Profound loss, profound gratitude

On January 28 three friends and I had the privilege of touring the Pommery estate and champagne cellars, which double as a modern art museum. My favorite installation was this “house that rains on the inside.”

Rain house sculpture

Little did I know that the exact same thing was happening to my house in Minnesota, probably at the exact same moment.

My poor husband bore the brunt of the surprise, after spending a long weekend with his father. When he arrived from the airport on Tuesday evening, he walked into a surreal scene of water running down the walls, pouring through the ceiling fixtures, and saturating the wood floors. Almost everything we owned was soaked.

But I was blissfully unaware: He didn’t say a word about it for almost a week. “I didn’t want to ruin your time in Paris,” he later explained. I was deeply moved by his selflessness and generosity.

And I was equally grateful for his hard work. He’d managed to rescue my clothes, my photo negatives and my cameras. He’d saved our guitars. He’d sent our paintings to an art restorer. He’d filled our hotel room with so many cherished (if slightly damp) possessions that I didn’t fully feel the loss.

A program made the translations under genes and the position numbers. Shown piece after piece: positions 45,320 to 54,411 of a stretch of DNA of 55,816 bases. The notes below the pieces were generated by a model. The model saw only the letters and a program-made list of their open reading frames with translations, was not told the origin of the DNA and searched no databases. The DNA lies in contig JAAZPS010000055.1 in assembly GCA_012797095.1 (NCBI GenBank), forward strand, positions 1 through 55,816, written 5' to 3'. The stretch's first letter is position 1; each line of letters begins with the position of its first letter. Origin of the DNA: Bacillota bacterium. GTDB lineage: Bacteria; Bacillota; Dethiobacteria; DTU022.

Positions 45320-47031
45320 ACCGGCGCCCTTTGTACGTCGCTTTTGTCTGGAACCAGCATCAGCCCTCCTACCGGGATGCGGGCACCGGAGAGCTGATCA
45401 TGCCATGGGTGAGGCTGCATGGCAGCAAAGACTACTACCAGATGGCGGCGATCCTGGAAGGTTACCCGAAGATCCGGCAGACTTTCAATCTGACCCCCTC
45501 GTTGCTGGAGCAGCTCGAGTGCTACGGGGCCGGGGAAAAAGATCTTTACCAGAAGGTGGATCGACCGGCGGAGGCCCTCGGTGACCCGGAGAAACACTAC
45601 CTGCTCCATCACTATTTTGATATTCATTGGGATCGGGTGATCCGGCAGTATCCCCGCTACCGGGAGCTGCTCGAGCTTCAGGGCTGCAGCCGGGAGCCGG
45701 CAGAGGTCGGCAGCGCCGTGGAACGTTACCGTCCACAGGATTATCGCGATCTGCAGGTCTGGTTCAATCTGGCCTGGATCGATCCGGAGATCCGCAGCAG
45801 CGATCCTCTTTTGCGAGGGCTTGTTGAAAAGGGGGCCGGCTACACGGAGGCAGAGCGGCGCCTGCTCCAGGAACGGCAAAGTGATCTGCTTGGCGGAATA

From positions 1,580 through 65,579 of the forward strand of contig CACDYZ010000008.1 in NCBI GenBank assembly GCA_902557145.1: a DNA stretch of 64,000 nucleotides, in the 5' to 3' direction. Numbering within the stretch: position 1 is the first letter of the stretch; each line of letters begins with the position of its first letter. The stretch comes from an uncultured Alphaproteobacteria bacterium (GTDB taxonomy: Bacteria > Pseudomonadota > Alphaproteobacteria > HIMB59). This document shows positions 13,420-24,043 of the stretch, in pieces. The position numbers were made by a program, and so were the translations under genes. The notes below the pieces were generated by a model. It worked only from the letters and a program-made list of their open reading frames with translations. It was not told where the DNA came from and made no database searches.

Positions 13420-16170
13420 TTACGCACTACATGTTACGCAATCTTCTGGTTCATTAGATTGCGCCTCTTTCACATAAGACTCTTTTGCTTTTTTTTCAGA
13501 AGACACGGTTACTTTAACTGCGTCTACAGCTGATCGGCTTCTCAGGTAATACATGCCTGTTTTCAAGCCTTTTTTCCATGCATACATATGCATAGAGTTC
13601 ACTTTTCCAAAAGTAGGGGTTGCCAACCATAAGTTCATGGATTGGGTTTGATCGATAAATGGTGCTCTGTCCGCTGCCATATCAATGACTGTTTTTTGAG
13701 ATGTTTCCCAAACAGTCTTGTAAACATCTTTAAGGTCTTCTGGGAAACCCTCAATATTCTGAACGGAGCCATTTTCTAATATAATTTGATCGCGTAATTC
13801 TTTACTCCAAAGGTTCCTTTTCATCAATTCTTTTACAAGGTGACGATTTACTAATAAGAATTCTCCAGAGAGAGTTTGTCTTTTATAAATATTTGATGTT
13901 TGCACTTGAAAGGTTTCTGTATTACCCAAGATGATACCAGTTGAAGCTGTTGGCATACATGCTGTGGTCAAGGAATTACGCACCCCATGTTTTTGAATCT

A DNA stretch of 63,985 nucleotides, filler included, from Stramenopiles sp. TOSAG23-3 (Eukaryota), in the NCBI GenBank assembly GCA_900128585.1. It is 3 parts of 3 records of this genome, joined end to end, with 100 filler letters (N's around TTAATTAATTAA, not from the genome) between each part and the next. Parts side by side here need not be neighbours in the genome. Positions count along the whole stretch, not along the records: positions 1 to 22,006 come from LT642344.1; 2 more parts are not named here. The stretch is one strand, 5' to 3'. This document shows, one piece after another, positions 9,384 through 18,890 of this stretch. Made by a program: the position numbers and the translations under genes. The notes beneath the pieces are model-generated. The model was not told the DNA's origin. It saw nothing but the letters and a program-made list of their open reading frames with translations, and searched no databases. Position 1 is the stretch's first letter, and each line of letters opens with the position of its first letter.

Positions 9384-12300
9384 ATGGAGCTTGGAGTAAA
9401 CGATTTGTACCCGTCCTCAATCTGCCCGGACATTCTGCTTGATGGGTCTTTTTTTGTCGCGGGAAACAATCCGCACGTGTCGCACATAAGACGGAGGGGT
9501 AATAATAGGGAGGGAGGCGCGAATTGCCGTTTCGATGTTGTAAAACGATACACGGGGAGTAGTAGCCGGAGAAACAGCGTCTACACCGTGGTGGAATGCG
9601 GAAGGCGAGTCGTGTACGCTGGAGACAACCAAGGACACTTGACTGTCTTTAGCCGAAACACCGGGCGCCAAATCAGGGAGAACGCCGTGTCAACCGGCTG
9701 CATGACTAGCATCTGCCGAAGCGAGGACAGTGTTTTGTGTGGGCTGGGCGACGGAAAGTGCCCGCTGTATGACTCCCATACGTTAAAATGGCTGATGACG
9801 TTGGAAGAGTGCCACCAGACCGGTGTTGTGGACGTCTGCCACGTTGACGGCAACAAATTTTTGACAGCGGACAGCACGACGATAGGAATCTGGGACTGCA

But our home was a total loss.

House before and after

“You must be DEVASTATED,” wrote more than one kind friend. And for a few days, I was. Gone was the place that had held so many cherished memories — the quiet moments and shared experiences that turn a house into a home.

“I can’t deal with this,” I thought last Saturday as I stopped by to pick up the mail. I stood on the front porch for a long time, willing myself to open the door.

I felt profound sadness as I walked through the gutted house. Some of our water-crinkled books still lay sprawled on the floor, amid heaps of broken lath and plaster. Electrical wires dangled lifelessly from the ceilings, and strands of twisted conduit jutted abruptly out of the walls. “It will never feel like home again,” I thought as I surveyed the rubble.